The Arian Heresy can be a difficult thing to understand by individuals who have not been raised reciting the Nicene Creed, or in a Christian-based religion. Among other things it demonstrates the long battles, discourse, or wrangling that has surrounded the attempt to discern the nature of Christ. The debate, and expression of the Arian Heresy, came to a head during the Council of Nicea in the 4th century.
Founders of the early Christian church, with the aid of Constantine, who was at the time not a practicing Christian, thought it essential that the nature of God, and the belief in God, be clarified. Most important was identifying and defining the divinity of Christ. While many believed that Jesus was son of God and shared his essence, a concept called homoousion, some felt that giving Jesus equal standing with God was not monotheistic.
Principal among these demurrers were Arius and Eusubius. Arius, whose followers were called Arians, felt that God created Christ, not of his own matter. This meant, in his opinion, that Christ was not God and was not equal to Him. Worshiping Christ would be tantamount to worshiping another God, and this specifically went against God's teaching that he alone should be worshiped.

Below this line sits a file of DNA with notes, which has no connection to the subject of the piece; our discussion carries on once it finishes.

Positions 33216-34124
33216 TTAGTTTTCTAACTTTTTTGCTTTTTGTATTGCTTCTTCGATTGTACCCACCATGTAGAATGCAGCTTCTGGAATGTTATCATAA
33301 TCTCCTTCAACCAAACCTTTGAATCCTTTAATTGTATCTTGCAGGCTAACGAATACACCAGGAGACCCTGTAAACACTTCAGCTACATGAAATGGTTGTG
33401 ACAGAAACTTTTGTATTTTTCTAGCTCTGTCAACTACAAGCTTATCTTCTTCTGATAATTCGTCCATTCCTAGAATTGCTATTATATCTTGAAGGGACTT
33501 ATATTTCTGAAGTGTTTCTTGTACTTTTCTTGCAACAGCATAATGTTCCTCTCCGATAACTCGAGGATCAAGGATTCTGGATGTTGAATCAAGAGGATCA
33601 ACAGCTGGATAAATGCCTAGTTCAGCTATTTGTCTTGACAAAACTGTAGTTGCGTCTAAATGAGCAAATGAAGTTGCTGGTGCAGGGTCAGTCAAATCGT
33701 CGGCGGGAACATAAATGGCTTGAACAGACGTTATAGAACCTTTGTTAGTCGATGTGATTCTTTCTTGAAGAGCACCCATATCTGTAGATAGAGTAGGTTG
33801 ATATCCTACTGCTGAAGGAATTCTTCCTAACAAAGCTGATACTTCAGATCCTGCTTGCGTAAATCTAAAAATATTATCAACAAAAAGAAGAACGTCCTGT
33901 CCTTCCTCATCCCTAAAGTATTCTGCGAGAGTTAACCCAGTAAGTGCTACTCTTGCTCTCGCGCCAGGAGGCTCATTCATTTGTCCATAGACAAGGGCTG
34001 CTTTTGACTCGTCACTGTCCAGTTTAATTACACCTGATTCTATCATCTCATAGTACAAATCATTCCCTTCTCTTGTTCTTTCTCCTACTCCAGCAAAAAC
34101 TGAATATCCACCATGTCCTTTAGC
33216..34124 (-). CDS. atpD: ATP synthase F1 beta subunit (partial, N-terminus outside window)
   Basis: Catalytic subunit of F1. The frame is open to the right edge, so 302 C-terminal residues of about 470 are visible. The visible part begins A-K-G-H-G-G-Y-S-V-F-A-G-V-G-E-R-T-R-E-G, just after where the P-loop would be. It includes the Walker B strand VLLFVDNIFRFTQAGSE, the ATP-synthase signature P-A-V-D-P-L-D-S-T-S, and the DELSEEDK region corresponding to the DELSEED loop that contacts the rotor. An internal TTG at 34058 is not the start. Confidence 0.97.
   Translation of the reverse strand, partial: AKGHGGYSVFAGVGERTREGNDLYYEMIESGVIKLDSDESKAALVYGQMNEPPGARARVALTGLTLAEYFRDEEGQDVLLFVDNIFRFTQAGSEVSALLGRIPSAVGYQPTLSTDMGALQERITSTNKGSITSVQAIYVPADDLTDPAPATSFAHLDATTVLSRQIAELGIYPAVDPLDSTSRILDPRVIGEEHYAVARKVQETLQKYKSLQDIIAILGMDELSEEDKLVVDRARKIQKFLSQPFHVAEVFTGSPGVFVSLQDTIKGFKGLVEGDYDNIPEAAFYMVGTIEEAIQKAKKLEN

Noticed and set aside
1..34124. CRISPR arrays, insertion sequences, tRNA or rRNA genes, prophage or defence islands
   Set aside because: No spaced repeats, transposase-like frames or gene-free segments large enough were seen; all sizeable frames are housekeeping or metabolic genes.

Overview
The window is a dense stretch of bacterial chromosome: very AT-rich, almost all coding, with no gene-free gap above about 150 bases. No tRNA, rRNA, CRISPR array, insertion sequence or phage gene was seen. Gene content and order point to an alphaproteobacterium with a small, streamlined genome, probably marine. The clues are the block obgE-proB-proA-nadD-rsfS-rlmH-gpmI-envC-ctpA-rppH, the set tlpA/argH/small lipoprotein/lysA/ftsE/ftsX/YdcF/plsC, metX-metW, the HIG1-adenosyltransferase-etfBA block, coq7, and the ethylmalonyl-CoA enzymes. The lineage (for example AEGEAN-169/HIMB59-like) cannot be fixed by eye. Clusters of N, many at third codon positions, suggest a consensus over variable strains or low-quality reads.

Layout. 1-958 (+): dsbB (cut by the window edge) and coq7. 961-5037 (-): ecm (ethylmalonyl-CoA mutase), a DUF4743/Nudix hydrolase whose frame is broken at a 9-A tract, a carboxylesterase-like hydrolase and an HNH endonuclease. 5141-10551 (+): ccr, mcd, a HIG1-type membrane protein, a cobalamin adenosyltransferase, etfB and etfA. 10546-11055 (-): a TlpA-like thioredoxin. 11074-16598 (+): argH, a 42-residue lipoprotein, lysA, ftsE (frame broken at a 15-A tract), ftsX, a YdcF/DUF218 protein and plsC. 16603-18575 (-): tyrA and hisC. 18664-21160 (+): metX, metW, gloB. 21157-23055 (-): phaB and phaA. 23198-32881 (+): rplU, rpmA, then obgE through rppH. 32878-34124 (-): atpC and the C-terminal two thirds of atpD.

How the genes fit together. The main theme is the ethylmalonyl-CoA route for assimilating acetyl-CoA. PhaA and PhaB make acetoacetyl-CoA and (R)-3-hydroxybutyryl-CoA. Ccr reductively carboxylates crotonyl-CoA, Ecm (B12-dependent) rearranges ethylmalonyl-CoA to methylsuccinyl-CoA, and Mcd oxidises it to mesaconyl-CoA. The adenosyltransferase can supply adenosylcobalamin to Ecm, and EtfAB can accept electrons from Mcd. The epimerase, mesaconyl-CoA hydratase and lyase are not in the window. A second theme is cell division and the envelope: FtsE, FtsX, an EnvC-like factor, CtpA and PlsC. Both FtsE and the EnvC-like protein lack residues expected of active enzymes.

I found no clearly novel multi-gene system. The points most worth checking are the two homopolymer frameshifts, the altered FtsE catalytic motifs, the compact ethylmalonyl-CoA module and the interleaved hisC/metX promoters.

Arius' teachings were called the Arian Heresy because most of the members of the Council of Nicea believed in the equal divinity of Christ and the concept of Jesus as of one essence with God. Since Arius taught a different idea of the nature of Jesus, he was labeled a heretic, and his work was called heresy according to the Church. Diminishing Christ's divinity was thought an evil, and Arius' promotion of the Arian Heresy quickly resulted in his exile.
Arian's exile did not completely cement doctrine of the Roman Church and end the debate. The Council of Nicea did adopt the Nicene Creed, a statement of beliefs that expressly supports the idea of homoousion, that Christ is "one in being with the Father," and "begotten not made." Still, some small sects of Christianity continued to support the Arian Heresy, and would later become the non-Trinitarians.
Today, the Arian Heresy is considered only heretical by Trinitarians. There are many churches that refute the divinity of Christ and do not believe in the combined Trinity. The term heresy has also come to have much less weight in mainstream Catholic thought. At the height of Catholic dominance and power, being considered a heretic could result in excommunication, torture, and execution.